2 Keys to Curbing Self Doubt

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I had an experience recently that made me question my sanity.  In that moment, my self-doubt was at an all time high.  I felt like two parts of my brain were in the ring, punching each other.  One was my self-doubt and the other was my belief that I wasn’t crazy, and I was the referee who would help determine which side was victorious.

 

Have you ever doubted yourself or your abilities?

We all go through that, don’t we?

You want to accomplish something, and while you’re making plans, self-doubt creeps in and questions if you can really do it.  You want to talk to someone you are attracted to and self-doubt jumps up and questions if they’d even give you the time of day.   You choose to change something about your appearance and self-doubt makes you wonder if you’re making the right choice.

So what do you do in that moment?

How do you answer self-doubt’s call without wasting too many of your precious minutes on the line with it?  How do you fight back so doubt doesn’t keep you from going after what you desire?

My self-doubt

My husband Josh and I checked in to our room at a sunny resort in Dominican Republic, thanked our bellman with words and cash, and I kicked off my shoes.  Filled with excitement for the coming of plans for relaxation, spending time with our friends, and exploring the area, we began to unpack.

Since I used my computer during travel, it was low on battery, so I pulled it out of the bag and bent down to plug it into the outlet under the desk.  After standing, I attached the cord to the power outlet on the laptop and received a little zap.  “Got my finger in between the two metal pieces,” is what I thought.

I proceeded to move the laptop to the corner of the desk so it would be out of the way, and when I touched the metal laptop case, I received my second shock.  A vibration shot up my arm.  This time, I let out a small shriek as I jumped back.

That got Josh’s attention.  He asked me what I was doing, so I explained the zaps I was receiving.  He walked up, put his hand on my computer, and… nothing.  Then he gave me a funny look.

Confused and wondering if I imagined the zaps, I put my hand on the laptop again.  Zaaaap!

And again, he put his hand on it, and… nothing.

It was at that moment I wondered if I was losing it.

Was I going crazy?

Could I be imagining it?

The zap felt very real.

My mind raced, arguing with itself.  It was experience versus self-doubt .  My experience told me, “I’m not crazy.  I know I was shocked; there’s no way I imagined it.  My self –doubt rebutted, “It’s not shocking him, so I must be crazy.”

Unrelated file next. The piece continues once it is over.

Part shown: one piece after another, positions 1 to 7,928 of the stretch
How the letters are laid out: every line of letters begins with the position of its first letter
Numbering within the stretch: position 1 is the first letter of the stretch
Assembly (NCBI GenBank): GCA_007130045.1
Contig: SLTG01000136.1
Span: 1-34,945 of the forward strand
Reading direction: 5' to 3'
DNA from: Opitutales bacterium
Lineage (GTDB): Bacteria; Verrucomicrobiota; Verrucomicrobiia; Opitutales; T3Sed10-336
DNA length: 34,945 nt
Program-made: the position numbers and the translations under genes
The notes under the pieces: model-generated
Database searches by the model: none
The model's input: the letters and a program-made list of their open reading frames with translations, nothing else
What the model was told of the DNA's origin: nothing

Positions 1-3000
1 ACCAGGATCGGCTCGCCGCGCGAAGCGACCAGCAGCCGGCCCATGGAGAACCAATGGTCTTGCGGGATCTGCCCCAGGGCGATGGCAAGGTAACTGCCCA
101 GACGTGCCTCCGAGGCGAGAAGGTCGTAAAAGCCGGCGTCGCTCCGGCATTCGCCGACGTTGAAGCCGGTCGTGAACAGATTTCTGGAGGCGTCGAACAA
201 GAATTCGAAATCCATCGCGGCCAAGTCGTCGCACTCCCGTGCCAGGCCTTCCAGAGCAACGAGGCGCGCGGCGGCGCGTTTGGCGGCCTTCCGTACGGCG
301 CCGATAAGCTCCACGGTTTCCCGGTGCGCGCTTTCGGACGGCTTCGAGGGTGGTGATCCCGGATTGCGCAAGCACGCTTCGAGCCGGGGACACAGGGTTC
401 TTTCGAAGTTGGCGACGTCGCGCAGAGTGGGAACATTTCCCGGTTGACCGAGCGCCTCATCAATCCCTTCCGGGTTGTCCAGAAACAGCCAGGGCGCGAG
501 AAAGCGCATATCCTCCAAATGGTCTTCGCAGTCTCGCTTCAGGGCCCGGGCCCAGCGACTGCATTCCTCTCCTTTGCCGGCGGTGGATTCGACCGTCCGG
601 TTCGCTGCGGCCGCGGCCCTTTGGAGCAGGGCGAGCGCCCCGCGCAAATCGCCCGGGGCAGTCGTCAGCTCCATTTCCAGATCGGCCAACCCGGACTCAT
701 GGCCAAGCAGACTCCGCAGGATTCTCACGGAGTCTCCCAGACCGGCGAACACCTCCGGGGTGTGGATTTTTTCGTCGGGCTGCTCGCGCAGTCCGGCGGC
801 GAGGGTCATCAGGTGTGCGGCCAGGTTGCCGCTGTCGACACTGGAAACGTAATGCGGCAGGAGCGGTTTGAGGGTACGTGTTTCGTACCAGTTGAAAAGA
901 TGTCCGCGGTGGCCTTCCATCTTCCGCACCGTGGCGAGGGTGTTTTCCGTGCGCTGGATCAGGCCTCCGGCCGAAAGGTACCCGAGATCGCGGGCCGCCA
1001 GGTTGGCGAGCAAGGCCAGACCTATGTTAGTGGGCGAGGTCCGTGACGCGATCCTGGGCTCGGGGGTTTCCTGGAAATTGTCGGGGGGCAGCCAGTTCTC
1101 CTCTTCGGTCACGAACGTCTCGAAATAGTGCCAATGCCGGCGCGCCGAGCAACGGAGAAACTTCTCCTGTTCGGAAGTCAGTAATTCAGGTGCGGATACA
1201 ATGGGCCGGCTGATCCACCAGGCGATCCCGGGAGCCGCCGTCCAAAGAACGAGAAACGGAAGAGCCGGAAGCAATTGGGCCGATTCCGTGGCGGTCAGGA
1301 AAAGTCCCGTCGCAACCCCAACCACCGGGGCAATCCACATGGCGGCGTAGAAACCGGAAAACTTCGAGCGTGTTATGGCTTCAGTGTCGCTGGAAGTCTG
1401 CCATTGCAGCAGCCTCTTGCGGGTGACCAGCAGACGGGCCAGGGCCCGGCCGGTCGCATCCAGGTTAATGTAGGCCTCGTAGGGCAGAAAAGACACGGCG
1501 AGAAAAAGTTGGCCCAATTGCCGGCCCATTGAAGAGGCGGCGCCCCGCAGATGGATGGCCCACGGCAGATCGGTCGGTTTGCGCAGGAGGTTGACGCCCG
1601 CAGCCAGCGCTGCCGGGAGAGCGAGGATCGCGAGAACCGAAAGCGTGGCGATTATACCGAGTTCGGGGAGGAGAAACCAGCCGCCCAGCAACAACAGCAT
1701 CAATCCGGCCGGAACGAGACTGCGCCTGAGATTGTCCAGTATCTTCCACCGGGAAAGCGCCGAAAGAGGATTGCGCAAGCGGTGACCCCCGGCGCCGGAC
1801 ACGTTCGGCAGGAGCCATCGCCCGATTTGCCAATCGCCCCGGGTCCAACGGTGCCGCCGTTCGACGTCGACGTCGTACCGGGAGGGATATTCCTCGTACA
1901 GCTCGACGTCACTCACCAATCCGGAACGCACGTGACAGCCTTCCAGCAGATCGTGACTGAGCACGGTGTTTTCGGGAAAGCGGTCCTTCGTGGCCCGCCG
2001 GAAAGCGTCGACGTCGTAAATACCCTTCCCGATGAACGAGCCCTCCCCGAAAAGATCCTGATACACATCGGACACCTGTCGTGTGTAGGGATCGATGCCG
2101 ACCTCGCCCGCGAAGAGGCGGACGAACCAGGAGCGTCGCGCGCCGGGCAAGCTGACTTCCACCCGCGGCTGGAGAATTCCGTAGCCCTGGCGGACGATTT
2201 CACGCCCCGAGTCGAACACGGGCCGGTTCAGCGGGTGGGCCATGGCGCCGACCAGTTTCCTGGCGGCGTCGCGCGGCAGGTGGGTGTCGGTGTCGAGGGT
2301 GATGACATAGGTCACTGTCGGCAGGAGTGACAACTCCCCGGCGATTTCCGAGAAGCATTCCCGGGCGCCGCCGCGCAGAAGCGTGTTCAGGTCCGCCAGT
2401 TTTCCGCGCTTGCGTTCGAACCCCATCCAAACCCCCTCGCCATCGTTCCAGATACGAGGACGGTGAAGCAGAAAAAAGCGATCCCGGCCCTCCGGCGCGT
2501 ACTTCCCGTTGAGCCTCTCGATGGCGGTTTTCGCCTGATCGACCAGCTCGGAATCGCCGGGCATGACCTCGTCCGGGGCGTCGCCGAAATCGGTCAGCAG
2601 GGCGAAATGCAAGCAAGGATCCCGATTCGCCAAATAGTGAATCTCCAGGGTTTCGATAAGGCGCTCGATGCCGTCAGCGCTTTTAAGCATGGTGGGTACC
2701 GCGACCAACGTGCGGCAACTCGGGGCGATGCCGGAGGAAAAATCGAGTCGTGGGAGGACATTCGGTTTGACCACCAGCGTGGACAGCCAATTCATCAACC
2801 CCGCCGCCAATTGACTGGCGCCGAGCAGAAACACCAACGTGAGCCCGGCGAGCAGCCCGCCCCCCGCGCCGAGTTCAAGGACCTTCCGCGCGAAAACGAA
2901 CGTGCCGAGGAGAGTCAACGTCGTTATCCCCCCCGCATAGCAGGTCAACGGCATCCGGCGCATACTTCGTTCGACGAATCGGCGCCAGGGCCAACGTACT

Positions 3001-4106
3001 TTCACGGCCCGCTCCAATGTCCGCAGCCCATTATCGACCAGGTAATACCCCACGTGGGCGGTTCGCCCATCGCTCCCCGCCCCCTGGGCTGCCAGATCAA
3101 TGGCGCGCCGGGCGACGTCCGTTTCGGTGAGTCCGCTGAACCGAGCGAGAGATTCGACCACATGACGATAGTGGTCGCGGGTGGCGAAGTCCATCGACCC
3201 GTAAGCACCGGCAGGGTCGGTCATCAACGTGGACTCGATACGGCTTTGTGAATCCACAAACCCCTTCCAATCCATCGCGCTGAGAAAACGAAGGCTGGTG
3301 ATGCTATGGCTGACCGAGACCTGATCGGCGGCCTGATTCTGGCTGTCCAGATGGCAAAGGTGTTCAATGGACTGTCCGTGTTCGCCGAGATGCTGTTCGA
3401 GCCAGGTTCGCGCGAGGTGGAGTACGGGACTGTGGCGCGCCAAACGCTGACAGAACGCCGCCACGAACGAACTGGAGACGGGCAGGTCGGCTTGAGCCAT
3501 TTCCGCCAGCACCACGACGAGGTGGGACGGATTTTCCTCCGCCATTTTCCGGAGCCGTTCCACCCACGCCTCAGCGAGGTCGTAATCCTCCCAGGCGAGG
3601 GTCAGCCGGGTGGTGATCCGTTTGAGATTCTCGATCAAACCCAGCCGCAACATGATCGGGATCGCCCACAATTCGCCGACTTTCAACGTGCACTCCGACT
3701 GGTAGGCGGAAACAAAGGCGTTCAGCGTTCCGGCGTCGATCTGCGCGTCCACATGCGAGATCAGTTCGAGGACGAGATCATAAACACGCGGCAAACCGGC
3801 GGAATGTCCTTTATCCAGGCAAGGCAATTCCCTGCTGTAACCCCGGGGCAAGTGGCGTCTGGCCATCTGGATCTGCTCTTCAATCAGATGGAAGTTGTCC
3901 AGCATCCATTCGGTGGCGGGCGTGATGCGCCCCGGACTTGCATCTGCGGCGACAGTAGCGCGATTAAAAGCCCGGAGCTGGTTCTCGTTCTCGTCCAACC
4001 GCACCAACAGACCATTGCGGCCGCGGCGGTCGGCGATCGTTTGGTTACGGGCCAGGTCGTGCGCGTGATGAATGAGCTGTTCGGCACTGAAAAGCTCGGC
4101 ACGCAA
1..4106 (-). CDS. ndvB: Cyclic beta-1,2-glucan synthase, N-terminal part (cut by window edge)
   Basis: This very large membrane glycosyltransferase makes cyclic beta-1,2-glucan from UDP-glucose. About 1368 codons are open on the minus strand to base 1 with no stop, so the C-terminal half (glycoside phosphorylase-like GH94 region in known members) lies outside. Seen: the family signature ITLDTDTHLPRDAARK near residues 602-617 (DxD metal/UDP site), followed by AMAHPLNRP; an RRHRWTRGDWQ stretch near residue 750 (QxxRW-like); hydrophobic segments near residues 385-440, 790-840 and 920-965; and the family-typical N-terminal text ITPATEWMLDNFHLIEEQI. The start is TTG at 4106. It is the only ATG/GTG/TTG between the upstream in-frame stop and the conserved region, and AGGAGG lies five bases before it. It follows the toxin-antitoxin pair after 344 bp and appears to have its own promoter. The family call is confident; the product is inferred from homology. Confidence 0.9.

What do you do when you feel strongly about something… like you know it to be true without a doubt, but then there is something going on that causes you to question your certainty?

 

Stay Open-Minded so Solutions Can Find Their Way In

When that happens, some people close their minds – unwilling to even consider the evidence contrary to their belief.  They might have said to themselves, “I don’t care what he says, he must be getting zapped too.  It’s zapping me so it zaps everyone.”

Some people fold too easily – giving up their initial belief.  Those people might have said to themselves, “It isn’t zapping him, so I must be losing it.  Maybe I need a nap.”

Since I’ve experienced both of those things, giving up too easily and closing off to evidence contrasting my beliefs, and have seen that the outcome of either doesn’t serve me at the highest level, I chose the third path.

 

Look for Evidence that Lessens Doubt

There must be an answer to how my belief is accurate (I am not crazy) and the contrasting evidence can be explained (he isn’t getting zapped).  I just have to figure out what that is.  Keep investigating.

I told myself, “I was shocked.  He wasn’t.  Figure out what the difference is.”  So we stood looking at each other and then the computer, and then back at each other.

About 60 seconds of thoughtful silence passed.

Then a thought popped into my mind that felt as unexpected as the electricity that passed through my arm moments before.  My brain answered with, “He is wearing his rubber sandals, whereas I am barefoot.”

“Take off your shoes and then touch it,” was my suggestion to him.  He smiled like he thought I was reaching and this wasn’t going to make any difference.  I wasn’t sure if he was going to oblige my request.

Then he kicked off his shoes and put his hand on my computer.

“Whoa!” he said.  “What the…?”

Turned out, I wasn’t crazy.  There was something strange going on with that outlet.  He unplugged my computer, and we took it across the room to a different outlet.  For the rest of the week, I was cautious when using my laptop, but thankfully received no more shocks.

The lesson I was reminded of that day was that self-doubt will creep in at times, and it’s my job to recognize it and fight against it.  Self-doubt only affects me if I let it.  I can use experience and open-mindedness to overcome those doubts, and so can you.

When you doubt yourself, remind yourself of what you’ve accomplished so far – of your experience.  Remind yourself that there is always a solution, you just need to find it.

The next time you doubt your abilities, or your sanity, keep your mind open to the evidence and experiences that prove you to be the awesome person you are – the person who has gotten you to where you are and the person that can get you to where you want to go.  Leave self-doubt on the curb.

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